A couple of months ago I spied something on the train home that I could not ignore: a woman’s foot from underneath the chair, her toenail varnish, unchipped and growing away. The colour of the nail varnish was Strawberry Milkshake. It is not enough to make notes in the phone; one must act upon them. In the software, I wrote—

        nail varnish, amount of time
        that has passed

        trains on hot I want
        a strawberry milkshake.

    Her cuticle, like foam upon the shore, waved good-bye to a receding pink sea. In the hot soup of a July bathroom she took a razor to the reductions of her ankle & calf. She did not seem so interesting, no, but her body, so much of it revealed in the heat and stupor of our journey home, came to be a book of details. It was really something how the colour was perfect and no one else at that moment saw except for me. Spun sugar.
    There are two other paint colour cards in my bedside table: Candy Kisses andSpring Laughter; the former is lighter than the latter. Ordinarily I would avoid such pinks on account of their awful names. Why do I keep them so close to my sleeping head?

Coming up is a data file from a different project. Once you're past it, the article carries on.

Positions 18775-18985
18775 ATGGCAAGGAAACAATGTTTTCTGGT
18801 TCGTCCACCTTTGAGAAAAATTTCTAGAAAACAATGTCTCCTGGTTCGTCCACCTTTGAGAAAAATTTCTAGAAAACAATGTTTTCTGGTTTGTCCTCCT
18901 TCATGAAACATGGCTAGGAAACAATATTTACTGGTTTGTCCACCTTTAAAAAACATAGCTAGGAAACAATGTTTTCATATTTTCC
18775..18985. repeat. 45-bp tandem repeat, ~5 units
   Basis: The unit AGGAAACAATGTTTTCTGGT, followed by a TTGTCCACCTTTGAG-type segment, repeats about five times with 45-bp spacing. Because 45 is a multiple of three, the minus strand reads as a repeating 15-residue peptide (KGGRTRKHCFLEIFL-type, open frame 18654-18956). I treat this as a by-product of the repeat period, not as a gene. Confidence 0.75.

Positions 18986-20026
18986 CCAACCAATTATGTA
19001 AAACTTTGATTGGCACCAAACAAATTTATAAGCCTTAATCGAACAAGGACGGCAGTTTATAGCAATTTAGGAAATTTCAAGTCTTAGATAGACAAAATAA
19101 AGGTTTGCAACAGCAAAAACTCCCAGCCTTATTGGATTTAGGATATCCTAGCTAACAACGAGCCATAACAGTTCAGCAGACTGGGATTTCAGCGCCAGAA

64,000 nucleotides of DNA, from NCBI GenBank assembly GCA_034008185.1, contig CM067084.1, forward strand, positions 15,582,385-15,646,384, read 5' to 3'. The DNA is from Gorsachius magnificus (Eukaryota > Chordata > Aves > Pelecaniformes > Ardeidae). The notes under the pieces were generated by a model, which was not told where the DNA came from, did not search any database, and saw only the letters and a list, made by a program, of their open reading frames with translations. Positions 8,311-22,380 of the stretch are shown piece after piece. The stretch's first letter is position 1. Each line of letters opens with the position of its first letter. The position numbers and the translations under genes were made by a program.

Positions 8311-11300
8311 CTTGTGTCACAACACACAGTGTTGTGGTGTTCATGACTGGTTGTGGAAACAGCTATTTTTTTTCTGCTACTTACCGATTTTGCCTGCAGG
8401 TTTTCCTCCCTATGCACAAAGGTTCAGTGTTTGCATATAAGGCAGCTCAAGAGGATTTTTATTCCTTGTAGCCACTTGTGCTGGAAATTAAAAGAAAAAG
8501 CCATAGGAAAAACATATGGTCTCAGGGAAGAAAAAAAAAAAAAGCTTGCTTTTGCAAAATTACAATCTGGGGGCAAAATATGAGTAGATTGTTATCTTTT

Colours are fine but faraway edges blur. ‘When was the last time you had an eye test?’ ‘Never,’ I told him—‘Maybe as a kid but I can’t remember.’ The village optometrist was next to an Indian restaurant on our walk to school. The restaurant had an ornate façade, neon lights day and night, and such a fine smell emanating permanently from its cracks and seals that one barely noticed the neighbouring optometrist. Many of the locals joked that the first part of the eye test was actually finding the place. The man put my chin in a cradle, sliding lines of light into my eyes and magnificent flashes that caused me to weep. I had the giggles and it was early on a Saturday morning. I was not happy but still I grinned at some thoughts in my head, which may have caused those I met to assume I was in good spirits. He gave me a card with some numbers on, asking me to wait in the waiting area or to peruse the frames if I desired. The waiting area was busy and confined. I stood in the front of the shop, listening to music, looking out at the street where the sun came down, where young men waited for the burgershop to open. A clerk approached me. ‘Maurice Willers?’ I told her that was me, but then I thought for a moment longer and realised it was not me at all. ‘Sorry.’ What a mistake, to think I was one person when really I was another. A trembling older gentleman approached the till. In a soft unsteady voice, he thanked the lady behind the till; last weekend they had noticed something unusual with his right eye and referred him immediately to A.&E. who informed him that he had just avoided going completely blind in that eye. The lady was modest, and others, who gathered at the till to pick up receipts or run charges, also graciously accepted his thanks. My giggles had gone. I smiled and resumed looking out of the window at the street where the sun came down until I heard my name called. It was my name I heard called and it was only small.